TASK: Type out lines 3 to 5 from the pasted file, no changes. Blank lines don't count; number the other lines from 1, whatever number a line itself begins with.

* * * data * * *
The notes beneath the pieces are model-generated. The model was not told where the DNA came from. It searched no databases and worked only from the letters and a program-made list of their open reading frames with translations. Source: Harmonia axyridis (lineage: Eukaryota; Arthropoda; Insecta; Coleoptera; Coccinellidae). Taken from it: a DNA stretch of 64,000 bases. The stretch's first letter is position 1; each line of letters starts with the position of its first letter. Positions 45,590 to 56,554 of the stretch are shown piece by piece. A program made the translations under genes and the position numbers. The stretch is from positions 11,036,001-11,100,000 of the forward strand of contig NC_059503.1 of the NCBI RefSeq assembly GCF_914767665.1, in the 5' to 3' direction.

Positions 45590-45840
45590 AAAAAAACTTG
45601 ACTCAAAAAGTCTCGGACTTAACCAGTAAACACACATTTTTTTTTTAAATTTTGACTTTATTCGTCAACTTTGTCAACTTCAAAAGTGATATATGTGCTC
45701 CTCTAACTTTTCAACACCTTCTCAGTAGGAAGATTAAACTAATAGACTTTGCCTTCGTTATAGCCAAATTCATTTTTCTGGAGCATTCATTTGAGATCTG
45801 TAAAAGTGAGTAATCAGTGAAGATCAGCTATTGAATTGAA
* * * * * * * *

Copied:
45590 AAAAAAACTTG
45601 ACTCAAAAAGTCTCGGACTTAACCAGTAAACACACATTTTTTTTTTAAATTTTGACTTTATTCGTCAACTTTGTCAACTTCAAAAGTGATATATGTGCTC
45701 CTCTAACTTTTCAACACCTTCTCAGTAGGAAGATTAAACTAATAGACTTTGCCTTCGTTATAGCCAAATTCATTTTTCTGGAGCATTCATTTGAGATCTG